Disaster Preparedness: Insights from Characteristic Differences between Appalachian and Non-Appalachian Pediatric Emergency Networks

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Disaster Preparedness: Insights from Characteristic Differences between Appalachian and Non-Appalachian Pediatric Emergency Networks

June 7, 2021 Disease and Health 0

Presentation: Introduction Apart from the lack of emergency department and hospital surgery capabilities during disasters, living in the Appalachian region of the U.S. was associated with poorer paediatric health outcome.

Object: In order to determine whether paediatric health networks in Appalachia are substantially different than those other in the United States that are focused on size, whether inter- or intrinsic networks and, above all, intensity of cooperation – factors affecting pediatry disaster preparedness.

Methods: Data have been collected using a two-stage investigation process. Networks were identified by the first survey. The second survey assessed the capacity and performance of each identified network in disaster preparedness, the level of funding sharing and the intensity and formality of information sharing among network partners. Appalachia or non-Appalachia networks based on the state’s location have been separated into networks.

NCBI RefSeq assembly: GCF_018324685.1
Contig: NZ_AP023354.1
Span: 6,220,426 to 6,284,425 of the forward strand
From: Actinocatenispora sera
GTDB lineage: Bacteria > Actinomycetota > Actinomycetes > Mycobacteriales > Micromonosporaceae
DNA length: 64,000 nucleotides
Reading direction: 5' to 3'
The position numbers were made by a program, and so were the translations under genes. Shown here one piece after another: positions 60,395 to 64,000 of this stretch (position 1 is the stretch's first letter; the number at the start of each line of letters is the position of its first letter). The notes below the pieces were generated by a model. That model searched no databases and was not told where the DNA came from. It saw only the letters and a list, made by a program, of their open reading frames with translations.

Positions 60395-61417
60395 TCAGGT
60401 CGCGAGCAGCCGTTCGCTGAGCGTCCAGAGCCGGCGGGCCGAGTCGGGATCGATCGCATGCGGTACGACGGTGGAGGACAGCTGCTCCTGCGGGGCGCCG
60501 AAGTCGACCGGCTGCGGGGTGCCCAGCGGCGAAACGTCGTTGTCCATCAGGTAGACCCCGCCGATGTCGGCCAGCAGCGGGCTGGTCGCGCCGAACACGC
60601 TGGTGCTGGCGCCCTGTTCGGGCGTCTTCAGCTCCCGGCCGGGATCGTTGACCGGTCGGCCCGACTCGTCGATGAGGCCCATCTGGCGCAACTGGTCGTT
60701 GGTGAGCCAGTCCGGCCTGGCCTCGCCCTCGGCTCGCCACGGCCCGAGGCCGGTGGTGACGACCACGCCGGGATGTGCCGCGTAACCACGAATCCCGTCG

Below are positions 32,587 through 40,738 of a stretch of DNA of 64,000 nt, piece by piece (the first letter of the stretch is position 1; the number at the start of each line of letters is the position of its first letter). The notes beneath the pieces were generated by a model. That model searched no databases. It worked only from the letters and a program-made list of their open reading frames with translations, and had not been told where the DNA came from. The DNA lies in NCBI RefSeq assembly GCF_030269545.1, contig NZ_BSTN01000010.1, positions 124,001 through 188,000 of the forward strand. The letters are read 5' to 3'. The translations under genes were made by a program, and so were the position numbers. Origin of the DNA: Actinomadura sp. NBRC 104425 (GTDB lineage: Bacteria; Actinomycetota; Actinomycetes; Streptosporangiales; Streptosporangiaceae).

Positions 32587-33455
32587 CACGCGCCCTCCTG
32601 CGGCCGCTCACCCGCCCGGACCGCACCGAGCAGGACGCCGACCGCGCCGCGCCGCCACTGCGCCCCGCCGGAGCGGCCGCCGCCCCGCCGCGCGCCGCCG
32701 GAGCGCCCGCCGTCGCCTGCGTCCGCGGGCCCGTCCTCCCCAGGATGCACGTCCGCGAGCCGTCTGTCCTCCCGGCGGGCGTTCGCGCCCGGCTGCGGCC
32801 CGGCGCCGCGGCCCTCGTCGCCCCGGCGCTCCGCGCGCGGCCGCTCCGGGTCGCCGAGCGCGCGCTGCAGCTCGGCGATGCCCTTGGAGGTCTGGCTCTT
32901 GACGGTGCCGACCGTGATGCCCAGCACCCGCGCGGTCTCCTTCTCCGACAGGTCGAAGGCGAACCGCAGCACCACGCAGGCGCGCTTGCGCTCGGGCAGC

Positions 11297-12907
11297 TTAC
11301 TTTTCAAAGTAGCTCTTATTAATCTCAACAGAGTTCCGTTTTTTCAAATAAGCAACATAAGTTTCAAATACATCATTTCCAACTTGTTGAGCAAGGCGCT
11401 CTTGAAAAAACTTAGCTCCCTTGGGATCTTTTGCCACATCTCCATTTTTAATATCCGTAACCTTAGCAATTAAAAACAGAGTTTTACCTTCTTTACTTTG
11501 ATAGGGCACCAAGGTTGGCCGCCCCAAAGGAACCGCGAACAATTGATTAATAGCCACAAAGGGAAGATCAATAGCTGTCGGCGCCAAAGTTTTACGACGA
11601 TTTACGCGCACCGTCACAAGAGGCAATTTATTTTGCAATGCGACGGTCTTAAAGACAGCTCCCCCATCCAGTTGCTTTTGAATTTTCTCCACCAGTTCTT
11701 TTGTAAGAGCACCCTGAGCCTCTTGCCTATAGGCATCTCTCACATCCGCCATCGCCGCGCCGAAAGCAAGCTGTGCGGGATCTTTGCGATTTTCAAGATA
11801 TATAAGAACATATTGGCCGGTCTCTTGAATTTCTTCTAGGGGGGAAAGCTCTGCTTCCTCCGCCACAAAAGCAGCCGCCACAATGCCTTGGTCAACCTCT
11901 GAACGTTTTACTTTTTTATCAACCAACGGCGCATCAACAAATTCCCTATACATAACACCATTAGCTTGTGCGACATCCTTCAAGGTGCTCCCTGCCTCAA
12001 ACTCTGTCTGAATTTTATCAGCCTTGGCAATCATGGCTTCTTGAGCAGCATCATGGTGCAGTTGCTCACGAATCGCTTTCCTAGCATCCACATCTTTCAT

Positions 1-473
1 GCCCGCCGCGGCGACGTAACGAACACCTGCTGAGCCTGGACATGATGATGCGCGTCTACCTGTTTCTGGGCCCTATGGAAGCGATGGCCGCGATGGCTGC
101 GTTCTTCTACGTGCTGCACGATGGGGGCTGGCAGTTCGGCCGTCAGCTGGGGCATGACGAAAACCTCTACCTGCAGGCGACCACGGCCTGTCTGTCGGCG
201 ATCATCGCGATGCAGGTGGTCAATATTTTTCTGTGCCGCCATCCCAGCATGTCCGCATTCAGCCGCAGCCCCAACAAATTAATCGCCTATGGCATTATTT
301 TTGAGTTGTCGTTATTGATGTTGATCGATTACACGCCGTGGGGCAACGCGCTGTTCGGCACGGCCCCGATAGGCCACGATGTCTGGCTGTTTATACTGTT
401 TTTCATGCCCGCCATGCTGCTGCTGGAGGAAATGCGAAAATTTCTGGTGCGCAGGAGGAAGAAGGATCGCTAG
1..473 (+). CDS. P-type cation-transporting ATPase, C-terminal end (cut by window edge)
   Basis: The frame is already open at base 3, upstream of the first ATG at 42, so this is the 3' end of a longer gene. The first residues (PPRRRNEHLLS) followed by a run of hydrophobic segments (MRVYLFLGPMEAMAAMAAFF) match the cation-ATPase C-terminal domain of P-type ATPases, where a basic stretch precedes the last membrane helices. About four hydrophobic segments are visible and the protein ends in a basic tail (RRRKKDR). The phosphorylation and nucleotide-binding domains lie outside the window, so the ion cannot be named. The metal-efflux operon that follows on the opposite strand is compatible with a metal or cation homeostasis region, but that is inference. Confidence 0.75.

Results: In comparison to non-Appalachian networks, appalachian networks were more likely to be inter-state, but were less likely to share funding between network partners.

Implications: In Appalachia only three out of seventeen identified paediatric networks operated despite the consistent insufficient paediatric capacity and repeat calls of paediatric care providers for collaboration, especially for disaster relief. Appalachia operations have been linked to lower share in funds, although it has been possible for Appalachian networks to achieve the highest stage in network development. Developing new paediatric networks and increasing collaboration among existing networks (i.e. increased fund sharing) can improve network operation, collaboration, preparedness for disasters and outcomes for health in Appalachian states.

Author (s) Details

Lauren A. Wallace
Department of Public Health Sciences, College of Health and Human Services, University of North Carolina at Charlotte, United States.

Andrew C. Rucks
Department of Health Care Organization and Policy/University of Alabama at Birmingham, United States.

Peter M. Ginter
Department of Health Care Organization and Policy/University of Alabama at Birmingham, United States.

Rongbing Xie
Department of Surgery/University of Alabama at Birmingham, United States.

Charles R. Katholi
Department of Biostatistics/University of Alabama at Birmingham, United States.

Faustina Bello-Ogunu
Department of Public Health Sciences, College of Health and Human Services, University of North Carolina at Charlotte, United States.

View Book :- https://stm.bookpi.org/CDHR-V8/article/view/1430

 

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